Dan offers a few strange or interesting Hamptons stories leftover from summer 2022.
SWIMMING POOL RENTAL
Some people took to renting out their swimming pools to visitors. The charge would be so much per hour per person. Sign this waiver. There was also talk about renting out your tennis court to visitors by the hour. Or the lawn, for a barbecue. All this sent government officials scurrying to their rule books to see if this was a violation of anything. Didn’t Airbnb go into business this way?
Local officials are now seeing more invasive species attacking indigenous flora and fauna. The southern pine beetle for the first time is now chewing on trees in Napeague. A beautiful forest of 3,000 trees has been cut down as a result, so the healthier trees will not be attacked. The remaining trees are now too far away for the beetles to leap from tree to tree to get to them. Meanwhile, the spotted lanternfly, an Asian import that attacks grapevines, is poised to take on many of the vineyards of the East End. Lanternflies have already been seen flying west to east in Ronkonkoma, coming this way.
And bluetongue disease is upon us. Deer get it from eating midges. Their tongues turn blue, they get sick, then really sick and then they die. Motorists seeing dead deer on the side of the road may assume these deer have been hit by cars, but they will have died from bluetongue. And since some people consider deer an infestation needing to be reckoned with, this should thin the herd.
In any case, bluetongue only attacks deer. Not humans. Whew.
Also, a lot more sharks were seen swimming around in the ocean at our bathing beaches this summer. Lifeguards blew their whistles and got everybody out of the water when one appeared. And swimmers would stay out until the sharks left. After all, sharks bite, and big ones can kill, although that hasn’t happened here yet. Seems the sharks are attracted to schools of fish called menhaden which, once having been declared threatened, are now already re-thriving and becoming more abundant. As menhaden feed near shorelines, hungry sharks now come after them. So it’s our own fault.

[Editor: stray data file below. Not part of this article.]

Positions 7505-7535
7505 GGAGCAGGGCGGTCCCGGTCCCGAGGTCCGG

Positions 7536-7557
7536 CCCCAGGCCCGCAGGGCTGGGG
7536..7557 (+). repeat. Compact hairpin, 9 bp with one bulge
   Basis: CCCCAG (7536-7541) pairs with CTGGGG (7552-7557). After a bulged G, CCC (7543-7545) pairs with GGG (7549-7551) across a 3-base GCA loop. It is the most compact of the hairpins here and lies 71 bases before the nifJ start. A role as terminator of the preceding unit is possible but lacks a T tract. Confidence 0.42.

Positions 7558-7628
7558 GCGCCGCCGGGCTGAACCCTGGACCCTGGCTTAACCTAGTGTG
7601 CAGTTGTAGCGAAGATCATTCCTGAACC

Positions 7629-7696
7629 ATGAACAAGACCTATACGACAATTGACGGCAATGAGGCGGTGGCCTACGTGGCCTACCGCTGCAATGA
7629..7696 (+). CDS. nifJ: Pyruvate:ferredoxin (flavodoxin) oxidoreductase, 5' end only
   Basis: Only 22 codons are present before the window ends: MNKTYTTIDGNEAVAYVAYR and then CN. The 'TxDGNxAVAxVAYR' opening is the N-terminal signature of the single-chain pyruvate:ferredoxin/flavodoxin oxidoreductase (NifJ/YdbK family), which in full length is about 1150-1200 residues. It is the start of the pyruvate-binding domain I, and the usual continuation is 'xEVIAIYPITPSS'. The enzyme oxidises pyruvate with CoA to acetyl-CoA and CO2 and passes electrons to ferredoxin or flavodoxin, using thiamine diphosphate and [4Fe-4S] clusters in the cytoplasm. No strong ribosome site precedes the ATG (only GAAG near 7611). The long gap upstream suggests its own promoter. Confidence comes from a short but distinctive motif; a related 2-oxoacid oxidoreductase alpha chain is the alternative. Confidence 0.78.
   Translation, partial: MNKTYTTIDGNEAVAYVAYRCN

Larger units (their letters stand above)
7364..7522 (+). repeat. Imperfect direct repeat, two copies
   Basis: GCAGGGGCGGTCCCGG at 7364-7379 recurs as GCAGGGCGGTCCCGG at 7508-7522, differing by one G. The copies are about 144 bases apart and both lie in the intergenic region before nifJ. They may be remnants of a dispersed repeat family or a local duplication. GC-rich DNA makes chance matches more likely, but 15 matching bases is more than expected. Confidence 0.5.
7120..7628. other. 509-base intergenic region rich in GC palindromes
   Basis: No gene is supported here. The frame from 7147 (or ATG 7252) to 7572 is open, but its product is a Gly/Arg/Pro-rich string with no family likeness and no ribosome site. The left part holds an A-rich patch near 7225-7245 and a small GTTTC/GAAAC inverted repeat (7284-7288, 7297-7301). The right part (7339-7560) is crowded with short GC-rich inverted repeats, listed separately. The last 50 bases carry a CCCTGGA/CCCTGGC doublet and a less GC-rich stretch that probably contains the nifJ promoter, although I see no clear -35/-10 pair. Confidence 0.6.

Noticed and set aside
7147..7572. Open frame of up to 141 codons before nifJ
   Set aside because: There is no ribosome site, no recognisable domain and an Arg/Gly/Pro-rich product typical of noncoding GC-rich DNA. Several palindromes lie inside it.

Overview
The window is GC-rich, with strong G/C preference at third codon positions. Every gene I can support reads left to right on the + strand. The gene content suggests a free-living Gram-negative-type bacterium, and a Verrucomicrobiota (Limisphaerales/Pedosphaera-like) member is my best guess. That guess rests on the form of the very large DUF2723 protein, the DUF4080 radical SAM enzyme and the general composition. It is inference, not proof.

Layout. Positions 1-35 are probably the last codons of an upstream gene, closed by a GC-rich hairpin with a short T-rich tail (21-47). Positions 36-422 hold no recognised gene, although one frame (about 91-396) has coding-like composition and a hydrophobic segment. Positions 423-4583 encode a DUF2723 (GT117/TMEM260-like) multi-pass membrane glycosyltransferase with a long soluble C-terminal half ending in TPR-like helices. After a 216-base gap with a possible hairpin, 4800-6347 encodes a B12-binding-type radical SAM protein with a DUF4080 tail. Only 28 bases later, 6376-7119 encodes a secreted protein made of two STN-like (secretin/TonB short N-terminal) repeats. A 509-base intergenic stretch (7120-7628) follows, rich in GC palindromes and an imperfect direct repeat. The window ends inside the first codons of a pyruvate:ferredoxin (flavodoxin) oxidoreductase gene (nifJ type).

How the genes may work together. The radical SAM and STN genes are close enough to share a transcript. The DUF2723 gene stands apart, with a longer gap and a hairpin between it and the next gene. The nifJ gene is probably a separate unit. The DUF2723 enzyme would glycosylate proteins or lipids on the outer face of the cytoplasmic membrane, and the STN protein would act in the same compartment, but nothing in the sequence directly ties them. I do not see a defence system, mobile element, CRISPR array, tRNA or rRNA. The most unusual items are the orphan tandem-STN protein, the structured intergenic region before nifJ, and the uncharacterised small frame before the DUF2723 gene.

And monkeypox was in the news this summer for a while.
In the 1970s, Dutch elm disease, brought on by fungal spores spread by elm bark beetles, attacked the giant elm trees that gloriously lined and overarched both sides of Main Street in East Hampton. Most had to be chopped down, and so landscapers were hired to do that. They chopped the elms for the same reason that pine trees in Napeague are being chopped down today. Don’t let the bugs get to the next one.
But the people who chopped drove trucks that had signs on them reading, “Saving East Hampton Elms.” No room elsewhere on the trucks to explain it any further. So folks thought — saving them by chopping them?
Years later, with the carnage completed, new elms, immune to Dutch elm disease, were brought in. They are there today. Almost as tall, but not quite.
AFFORDING TO LIVE HERE
The public will vote on November 8 on whether or not to place a new tax on real estate sales. The new tax, 0.5% on all sales over $400,000, will be used to build housing for the locals. The well-to-do want it because they need housing for the locals who work for them. The remaining locals want it because they want to bolster their communities. Everybody’s on board. Vote for it.